Posted in baking

Daring Baker Challenge: Phyllo Dough and Maple Baklava

Erica of Erica’s Edibles was our host for the Daring Baker’s June challenge. Erica challenged us to be truly DARING by making homemade phyllo dough and then to use that homemade dough to make Baklava.

I was a little daunted by the idea of making my own phyllo dough. Even Alton Brown doesn’t make his own phyllo dough when he makes baklava.  I have now made something more from scratch than Alton Brown.  But I did decide to compromise.  I made the bottom layer myself and used store bought dough for the rest.  I also tweaked the classic recipe by making mine round and using maple syrup instead of spiced honey.  I liked the idea, but I don’t think the spices that you mix in with the nuts complement the maple flavor that well.  I doubt it’s the cinnamon, so it’s probably the allspice or the clove, or both, that’s not playing nice with maple.  That didn’t stop my friends from enjoying it, though.

homemade phyllo dough
The dough got pretty thin and translucent.

The full recipe is here.  I’ll just add a tip for rolling out the phyllo dough, if you are ever possessed to do this yourself.  It’s not as hard as you’d think, and you can use a regular rolling pin even though they suggest a wooden dowel.  But when you roll out dough, you create new surface area, and so even though you floured the dough and the counter, you still get sticky areas.  If you’re rolling out something this much, you have a lot of sticky area. So I tried buttering my work surface instead of flouring it.  After rolling a piece, it came right off of my counter instead of needing a lot of gentle prodding like before.  And then I had a head start on the buttering that you do to make the baklava.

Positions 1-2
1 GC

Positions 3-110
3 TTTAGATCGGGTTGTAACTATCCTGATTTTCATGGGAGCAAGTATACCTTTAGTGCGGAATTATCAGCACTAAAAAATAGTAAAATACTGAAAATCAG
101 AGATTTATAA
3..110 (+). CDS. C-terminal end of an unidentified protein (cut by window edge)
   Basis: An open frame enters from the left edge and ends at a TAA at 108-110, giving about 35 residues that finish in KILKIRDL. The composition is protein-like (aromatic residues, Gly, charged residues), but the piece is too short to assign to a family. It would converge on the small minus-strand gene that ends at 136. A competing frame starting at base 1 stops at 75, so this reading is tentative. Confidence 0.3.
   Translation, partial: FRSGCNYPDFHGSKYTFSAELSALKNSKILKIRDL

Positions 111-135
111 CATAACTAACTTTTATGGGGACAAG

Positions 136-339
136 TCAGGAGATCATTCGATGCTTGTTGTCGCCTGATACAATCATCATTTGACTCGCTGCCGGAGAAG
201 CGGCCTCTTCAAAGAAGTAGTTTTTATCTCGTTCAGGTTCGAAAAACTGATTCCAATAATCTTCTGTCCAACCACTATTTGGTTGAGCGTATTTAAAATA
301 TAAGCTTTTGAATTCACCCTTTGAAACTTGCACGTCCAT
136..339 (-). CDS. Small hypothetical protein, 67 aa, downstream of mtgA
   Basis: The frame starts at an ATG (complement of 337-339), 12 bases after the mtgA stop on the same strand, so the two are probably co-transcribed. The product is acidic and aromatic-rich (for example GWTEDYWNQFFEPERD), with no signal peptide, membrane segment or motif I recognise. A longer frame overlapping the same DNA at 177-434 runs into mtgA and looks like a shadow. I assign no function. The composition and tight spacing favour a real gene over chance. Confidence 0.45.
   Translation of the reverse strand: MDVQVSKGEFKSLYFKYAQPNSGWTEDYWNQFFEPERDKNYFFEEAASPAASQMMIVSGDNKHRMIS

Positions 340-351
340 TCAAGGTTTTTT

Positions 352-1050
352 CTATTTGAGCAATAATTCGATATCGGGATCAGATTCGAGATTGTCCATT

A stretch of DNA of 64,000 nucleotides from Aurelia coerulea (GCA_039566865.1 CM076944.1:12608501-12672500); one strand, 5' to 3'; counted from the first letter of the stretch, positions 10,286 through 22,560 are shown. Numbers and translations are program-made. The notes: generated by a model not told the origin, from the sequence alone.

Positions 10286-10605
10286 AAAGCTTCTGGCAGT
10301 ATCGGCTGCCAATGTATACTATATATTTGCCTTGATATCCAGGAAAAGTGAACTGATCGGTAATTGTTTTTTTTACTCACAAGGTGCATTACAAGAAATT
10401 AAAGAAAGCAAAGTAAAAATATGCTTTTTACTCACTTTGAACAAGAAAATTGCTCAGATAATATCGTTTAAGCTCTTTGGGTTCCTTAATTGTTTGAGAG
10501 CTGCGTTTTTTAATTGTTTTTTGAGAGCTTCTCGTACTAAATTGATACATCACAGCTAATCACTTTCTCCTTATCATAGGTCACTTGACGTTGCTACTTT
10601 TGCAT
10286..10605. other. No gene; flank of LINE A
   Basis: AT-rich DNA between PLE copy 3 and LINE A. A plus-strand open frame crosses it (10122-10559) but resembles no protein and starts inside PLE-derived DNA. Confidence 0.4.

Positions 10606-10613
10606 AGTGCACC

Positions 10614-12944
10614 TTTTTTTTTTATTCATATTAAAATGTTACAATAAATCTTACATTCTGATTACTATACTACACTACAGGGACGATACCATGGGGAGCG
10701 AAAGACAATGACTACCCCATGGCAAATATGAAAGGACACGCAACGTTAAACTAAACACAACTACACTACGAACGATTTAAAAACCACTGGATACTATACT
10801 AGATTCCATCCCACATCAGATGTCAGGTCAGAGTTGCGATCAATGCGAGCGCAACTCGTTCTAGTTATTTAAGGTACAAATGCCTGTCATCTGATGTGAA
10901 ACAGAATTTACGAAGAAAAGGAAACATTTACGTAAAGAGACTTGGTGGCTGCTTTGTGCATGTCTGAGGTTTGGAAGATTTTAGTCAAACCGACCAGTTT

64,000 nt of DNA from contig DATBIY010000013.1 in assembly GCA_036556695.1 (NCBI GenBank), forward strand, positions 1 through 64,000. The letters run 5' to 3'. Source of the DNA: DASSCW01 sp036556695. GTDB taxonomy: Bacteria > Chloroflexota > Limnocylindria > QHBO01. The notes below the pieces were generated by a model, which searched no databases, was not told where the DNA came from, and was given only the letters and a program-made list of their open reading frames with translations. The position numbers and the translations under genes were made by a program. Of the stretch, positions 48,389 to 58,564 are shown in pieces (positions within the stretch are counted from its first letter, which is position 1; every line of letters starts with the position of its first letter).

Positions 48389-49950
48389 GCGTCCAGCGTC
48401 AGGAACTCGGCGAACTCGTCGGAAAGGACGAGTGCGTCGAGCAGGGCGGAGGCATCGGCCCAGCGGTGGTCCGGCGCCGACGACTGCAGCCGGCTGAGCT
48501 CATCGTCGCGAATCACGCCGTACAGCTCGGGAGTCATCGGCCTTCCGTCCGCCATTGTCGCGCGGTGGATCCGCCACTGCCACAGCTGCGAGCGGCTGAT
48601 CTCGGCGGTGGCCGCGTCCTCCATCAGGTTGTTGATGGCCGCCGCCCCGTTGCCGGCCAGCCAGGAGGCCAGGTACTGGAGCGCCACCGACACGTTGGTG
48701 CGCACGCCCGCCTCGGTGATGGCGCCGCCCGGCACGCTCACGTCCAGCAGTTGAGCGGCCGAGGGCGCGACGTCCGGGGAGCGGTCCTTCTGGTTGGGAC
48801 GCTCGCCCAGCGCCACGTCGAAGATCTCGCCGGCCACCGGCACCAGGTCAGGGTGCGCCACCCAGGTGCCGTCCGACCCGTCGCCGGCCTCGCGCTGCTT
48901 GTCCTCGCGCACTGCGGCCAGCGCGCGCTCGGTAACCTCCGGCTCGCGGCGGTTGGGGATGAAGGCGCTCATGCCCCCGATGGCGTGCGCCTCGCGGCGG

I only baked mine once, for about 30 minutes, whereas the recipe has you do that twice.  Mine probably could’ve used some more time in the oven, but I think another full 30 minutes would have been too much.

 

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Posted in baking

Daring Baker Challenge: Cranberry Spice Stollen


The 2010 December Daring Bakers’ challenge was hosted by Penny of Sweet Sadie’s Baking. She chose to challenge Daring Bakers to make Stollen. She adapted a friend’s family recipe and combined it with information from friends, techniques from Peter Reinhart’s book, The Bread Baker’s Apprentice: Mastering the Art of Extraordinary Bread, and Martha Stewart’s demonstration.

The Recipe: I altered the flavors and mix-ins.  I used 1 tsp of cinnamon, 1 tsp of cardamom, 1/2 tsp of allspice, and a 1/2 tsp of nutmeg.  I kept the vanilla and orange extracts.  For mix-ins I used slivered almonds, candied ginger, and Craisins, and I mixed them in differently.

    Mix-ins, evenly distributed
  1. Mix yeast and water, wait five minutes.
  2. Add other wet ingredients.
  3. Add dry ingredients.
  4. Add dried fruit and nuts. (I didn’t yet.)
  5. Knead.
  6. Refrigerate overnight.
  7. Let come to room temperature for 2 hours.
  8. Roll into a big rectangle. (Mine didn’t make it to 16×24 in.  Also, I learned that rolling gluten-full dough on top of wax paper doesn’t work, because it shrinks and pulls the paper with it into lots of crinkles.  It worked so much better on a clean bare countertop.)
  9. My way of mixing in: Put mix-ins on top of rectangle and then run a rolling pin over them.
  10. Roll dough like a jellyroll, starting from one of the shorter sides so you end up with a long log.
  11. Bring the ends of the log together, and fit one into the other.  Shape into a nice circle.
  12. Dough ready for the oven.
  13. Slash the outsides of the circle every 2 inches or so.